Yeah, it is. Some bands would sell it for $10.

That’s the more established bands, I guess? (30:51)
Yes.

What would you say has been your most positive experience of being involved in such a scene or movement? (30:56)
I was able to meet my fanbase. That’s something I can not have it anywhere else and also I was able to meet some of the people that, you know, I used to watch them on YouTube. I was never a fan of them but someone I would admire in certain points, like the final recording I worked with Art Elicia, the recording engineer used to work with Gackt. So he showed us how Gackt’s old songs were on his computer, like the session files. It was amazing to see, it was pretty cool.

Are there any negatives you’ve experienced during that time? (39:17)
Everything was quite overwhelming. I was physically and mentally not so well. Like I said, the reason I came to Japan was that I had some sort of fault, physical issue. It was at a point it was getting better, but again, it was sort of getting worse. Actually, I had a shoulder problem, once I wasn’t able to play drums and it was sort of coming back and the members didn’t really care much about it. So it was quite sad.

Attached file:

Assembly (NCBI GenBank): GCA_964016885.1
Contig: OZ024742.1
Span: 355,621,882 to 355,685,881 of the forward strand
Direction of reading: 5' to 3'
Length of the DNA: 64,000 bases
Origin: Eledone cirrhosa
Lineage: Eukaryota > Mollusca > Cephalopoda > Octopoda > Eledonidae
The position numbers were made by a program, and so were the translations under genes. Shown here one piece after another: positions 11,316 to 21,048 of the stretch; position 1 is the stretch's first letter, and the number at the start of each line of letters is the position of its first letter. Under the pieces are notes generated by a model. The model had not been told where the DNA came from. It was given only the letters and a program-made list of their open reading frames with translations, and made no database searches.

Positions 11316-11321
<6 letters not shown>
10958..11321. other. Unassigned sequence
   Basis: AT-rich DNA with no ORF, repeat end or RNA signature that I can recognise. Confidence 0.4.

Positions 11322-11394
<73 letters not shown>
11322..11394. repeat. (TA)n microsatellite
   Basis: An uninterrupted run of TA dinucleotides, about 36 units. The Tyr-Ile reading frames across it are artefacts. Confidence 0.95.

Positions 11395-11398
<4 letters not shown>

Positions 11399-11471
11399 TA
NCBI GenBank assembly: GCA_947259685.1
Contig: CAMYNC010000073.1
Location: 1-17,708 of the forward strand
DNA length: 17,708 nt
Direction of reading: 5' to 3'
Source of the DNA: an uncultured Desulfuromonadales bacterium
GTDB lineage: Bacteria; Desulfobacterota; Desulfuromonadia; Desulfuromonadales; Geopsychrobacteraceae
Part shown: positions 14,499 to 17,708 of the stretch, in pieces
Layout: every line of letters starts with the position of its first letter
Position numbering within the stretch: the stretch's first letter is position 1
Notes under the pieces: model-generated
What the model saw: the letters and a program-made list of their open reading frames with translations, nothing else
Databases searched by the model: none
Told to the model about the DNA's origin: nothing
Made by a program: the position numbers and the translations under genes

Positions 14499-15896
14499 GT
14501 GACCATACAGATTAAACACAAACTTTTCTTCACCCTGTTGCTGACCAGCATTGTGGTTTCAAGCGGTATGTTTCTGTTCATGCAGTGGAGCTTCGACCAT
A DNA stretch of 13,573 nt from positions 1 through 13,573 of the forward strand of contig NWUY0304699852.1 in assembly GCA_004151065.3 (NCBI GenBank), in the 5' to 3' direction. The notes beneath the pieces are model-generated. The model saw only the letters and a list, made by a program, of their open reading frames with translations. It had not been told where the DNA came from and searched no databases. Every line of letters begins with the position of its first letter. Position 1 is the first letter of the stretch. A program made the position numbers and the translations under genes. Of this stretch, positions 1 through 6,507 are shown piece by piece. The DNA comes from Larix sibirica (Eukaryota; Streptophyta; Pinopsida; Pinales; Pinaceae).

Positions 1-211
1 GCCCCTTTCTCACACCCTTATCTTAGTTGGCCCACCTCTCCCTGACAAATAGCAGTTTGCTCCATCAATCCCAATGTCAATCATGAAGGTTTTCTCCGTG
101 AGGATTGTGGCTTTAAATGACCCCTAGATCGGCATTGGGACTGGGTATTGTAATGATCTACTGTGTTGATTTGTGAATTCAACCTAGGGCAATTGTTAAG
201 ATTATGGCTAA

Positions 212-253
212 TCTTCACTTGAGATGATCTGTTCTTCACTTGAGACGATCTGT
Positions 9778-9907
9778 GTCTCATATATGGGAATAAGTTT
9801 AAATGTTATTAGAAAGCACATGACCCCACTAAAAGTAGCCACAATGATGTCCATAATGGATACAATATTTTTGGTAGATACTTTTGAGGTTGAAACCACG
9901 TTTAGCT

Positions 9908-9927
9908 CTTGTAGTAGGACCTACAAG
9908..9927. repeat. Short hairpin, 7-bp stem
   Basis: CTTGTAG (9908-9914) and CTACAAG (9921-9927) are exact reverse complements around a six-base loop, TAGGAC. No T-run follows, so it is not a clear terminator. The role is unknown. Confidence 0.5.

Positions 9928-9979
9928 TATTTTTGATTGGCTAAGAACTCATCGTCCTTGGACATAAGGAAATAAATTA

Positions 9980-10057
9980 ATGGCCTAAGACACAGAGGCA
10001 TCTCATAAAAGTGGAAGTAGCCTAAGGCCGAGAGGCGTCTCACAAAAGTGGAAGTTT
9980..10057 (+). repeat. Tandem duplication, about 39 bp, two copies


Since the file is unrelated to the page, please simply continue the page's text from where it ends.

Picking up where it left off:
Wouldn’t band members you’re close to be more understanding? (33:16)
My members didn’t know about my issues. They would help me when I need help, but… I don’t know if they really did. I think being in a visual kei there’s a thing where you get too busy and you can’t think about other people very much. I think I was the same to the others too in some ways. So it’s like you got to protect yourself while you can.